Building a Startup Team
There are tons of important elements to crafting the best startup team. You might have heard of the perfect startup team that includes the Hipster, Hacker, and Hustler. They confront potential customers and understand consumer trends, develop a product or perform a service, and market/hunt down investors like crazy, respectively. Another popular tool is the customer persona, which is essentially an example of a potential customer your startup might attract so that you can understand him/her. There are typically multiple personas to create if you do end up using that technique. One final popular place to begin in a startup is a business model canvas. When you first have an idea you may not be able to come up with a complete business plan, but that is where the business model canvas comes in. The canvas is essentially a summary of a business plan that is one page long. It’s just something to look at to remind you of the purpose of your startup and lets you plan without the hassle and intimidation of making an entire business plan packet. These are just some popular examples of tools people can take advantage of when building a startup, but of course there are many more. I will go into further detail about the three concepts I just mentioned and then share some insight I gained from Stephen Shedletzky, someone who has worked with Simon Sinek on the Start With Why team.
The very first step in building a startup is forming a team. As I mentioned earlier there is a startup team formula of a Hipster, Hacker, and Hustler. The hipster represents someone who tries to make or keep a product or service modern and trendy. In a restaurant this could be the person who knows what attractive decor looks like and helps customers fell welcome. The Hacker is the team member that makes the product or does the service that the startup offers. Think of this as the person who manifests that cool new idea into reality, whether he/she knows only knows where to start or has the entire blueprint ready. The final member, the hustler, has to get busy and seek out investors and/or customers. The hustler might also take on the marketing role, but the hipster can usually take on the marketing. This general idea of a team does not imply that you need three members, but a team that balances out the three aforementioned positions. This combo is usually something to look back too when you feel like your team isn’t taking on the roles necessary. You don’t want your all of the team members sitting in a room ignoring the fact that you need capital and customers because everyone is creating the startup product/service.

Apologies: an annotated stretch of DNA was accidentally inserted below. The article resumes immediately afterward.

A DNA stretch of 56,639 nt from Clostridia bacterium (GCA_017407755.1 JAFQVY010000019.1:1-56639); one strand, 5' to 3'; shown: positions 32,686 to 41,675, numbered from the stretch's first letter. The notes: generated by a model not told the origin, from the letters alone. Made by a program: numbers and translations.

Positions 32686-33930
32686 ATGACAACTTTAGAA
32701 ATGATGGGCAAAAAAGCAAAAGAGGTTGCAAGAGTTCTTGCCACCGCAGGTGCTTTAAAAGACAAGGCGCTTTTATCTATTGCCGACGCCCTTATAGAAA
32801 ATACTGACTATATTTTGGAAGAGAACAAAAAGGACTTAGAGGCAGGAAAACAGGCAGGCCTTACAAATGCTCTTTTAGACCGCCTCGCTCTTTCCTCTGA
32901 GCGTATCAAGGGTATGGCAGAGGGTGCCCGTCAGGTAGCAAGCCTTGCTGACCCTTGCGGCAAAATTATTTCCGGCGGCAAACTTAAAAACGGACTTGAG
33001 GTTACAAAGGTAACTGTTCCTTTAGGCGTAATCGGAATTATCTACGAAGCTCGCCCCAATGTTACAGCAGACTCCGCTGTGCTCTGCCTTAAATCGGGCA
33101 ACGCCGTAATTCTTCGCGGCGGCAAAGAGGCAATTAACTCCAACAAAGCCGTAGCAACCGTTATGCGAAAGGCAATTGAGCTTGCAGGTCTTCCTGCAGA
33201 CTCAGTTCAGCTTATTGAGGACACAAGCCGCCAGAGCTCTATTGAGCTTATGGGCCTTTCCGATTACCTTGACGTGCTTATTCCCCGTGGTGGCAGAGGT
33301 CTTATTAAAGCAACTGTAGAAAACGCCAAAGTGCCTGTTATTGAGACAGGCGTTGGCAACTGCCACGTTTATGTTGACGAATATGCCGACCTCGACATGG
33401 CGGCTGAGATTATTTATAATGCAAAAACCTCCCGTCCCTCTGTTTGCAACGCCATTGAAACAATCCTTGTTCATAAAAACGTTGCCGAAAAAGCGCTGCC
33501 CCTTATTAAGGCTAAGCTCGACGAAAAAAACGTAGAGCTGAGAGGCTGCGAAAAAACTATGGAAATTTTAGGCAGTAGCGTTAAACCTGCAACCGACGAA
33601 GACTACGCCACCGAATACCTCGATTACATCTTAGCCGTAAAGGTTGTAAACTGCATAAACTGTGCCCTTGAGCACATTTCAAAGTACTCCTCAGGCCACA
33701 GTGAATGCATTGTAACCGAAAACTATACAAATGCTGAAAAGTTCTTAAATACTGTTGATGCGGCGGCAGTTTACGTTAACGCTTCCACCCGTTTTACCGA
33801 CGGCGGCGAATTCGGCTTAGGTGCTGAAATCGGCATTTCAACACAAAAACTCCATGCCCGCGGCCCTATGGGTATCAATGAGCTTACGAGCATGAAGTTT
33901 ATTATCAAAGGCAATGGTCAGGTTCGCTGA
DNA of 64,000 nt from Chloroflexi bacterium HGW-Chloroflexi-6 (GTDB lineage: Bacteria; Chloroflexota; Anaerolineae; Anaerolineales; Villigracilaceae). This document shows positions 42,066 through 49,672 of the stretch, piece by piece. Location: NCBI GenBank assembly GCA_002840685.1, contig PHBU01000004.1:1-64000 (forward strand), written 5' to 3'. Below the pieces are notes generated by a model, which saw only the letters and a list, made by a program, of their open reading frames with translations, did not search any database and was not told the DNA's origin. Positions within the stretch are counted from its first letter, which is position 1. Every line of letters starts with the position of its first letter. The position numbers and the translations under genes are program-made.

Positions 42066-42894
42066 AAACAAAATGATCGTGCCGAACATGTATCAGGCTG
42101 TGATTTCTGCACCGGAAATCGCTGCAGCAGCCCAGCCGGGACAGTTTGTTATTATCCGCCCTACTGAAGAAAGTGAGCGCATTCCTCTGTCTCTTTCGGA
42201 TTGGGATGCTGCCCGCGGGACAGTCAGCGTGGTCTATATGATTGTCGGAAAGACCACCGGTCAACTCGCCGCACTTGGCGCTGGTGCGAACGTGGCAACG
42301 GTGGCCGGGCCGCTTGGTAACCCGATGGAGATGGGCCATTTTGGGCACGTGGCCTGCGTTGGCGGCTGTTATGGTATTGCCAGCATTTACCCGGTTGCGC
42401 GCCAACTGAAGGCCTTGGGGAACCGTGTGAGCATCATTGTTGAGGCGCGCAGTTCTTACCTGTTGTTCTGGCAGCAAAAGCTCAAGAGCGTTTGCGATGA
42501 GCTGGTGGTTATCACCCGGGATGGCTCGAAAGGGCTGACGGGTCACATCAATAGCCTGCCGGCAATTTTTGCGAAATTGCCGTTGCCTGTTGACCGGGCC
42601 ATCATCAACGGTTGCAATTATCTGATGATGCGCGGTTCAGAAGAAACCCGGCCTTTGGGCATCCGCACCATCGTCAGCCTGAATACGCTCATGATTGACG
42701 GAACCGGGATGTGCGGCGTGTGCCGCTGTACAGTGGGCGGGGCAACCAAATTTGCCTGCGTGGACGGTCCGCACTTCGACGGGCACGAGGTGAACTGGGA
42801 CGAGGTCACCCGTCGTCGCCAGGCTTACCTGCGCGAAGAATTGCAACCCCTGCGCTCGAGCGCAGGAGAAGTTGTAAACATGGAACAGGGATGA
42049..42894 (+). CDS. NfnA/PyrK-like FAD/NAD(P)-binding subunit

With startups, you want to consider who would actually pay for your product or service. Customer personas help a lot with determining who you’re selling to. They are humanized examples of potential customers that have a good amount of detail. For example, if your startup sells healthy organic food options that would appeal to even the pickiest of kids, you might be selling to Pam, a single mother who works multiple part-time jobs, but doesn’t have much time to make her favorite salad for dinner that she knows her kids won’t eat anyways. You could also appeal to Sam, a stay-at-home father that has plenty of time to cook, but the kids barely so much as glance at their plates before they ask for mac & cheese. This not only helps you figure out who you need to market too, but can also show investors that you pitch your idea to the value of your idea, and that people would actually use it.
When you really only have the basic idea of your startup, making a business plan seems nearly impossible. That’s where business model canvases shine: They can help you get a general summary of your business plan and assist you with making the best business decisions from the get-go. The canvas is a one page diagram that includes what your idea solves, who you’d sell it to(you can use personas), key partners, revenue streams, and more. The benefits over a regular business plan are accessibility and less time consumption. Eventually you’ll want a business plan, but beginning with a business model canvas gives you something you can hang on a wall that reminds you of every way the business will operate or currently operates.
Another tip for a successful startup is starting with why. If you haven’t heard of Simon Sinek, he is someone who came up with the idea that most successful business start with why they exist rather than what they do. The shortened version of his idea is that emphasizing your brand’s story then offering your product or service as more of a secondary thing is the key to success. This is important for entrepreneurs to consider when building their company and also something to consider when marketing. In one of my classes at Case Western Reserve University, Stephen Shedletszky, someone on Simon Sinek’s team spoke with us about starting with why. He generally told us that the most innovative startups are born from purpose, which is never, “I want to be rich.” It doesn’t always work that way, but it is a concept that can start you off in a better, more innovative place. If you use some or all of the ideas in this article, it can really make the beginning of your startup experience less painful. Good luck out there and don’t forget to start with why.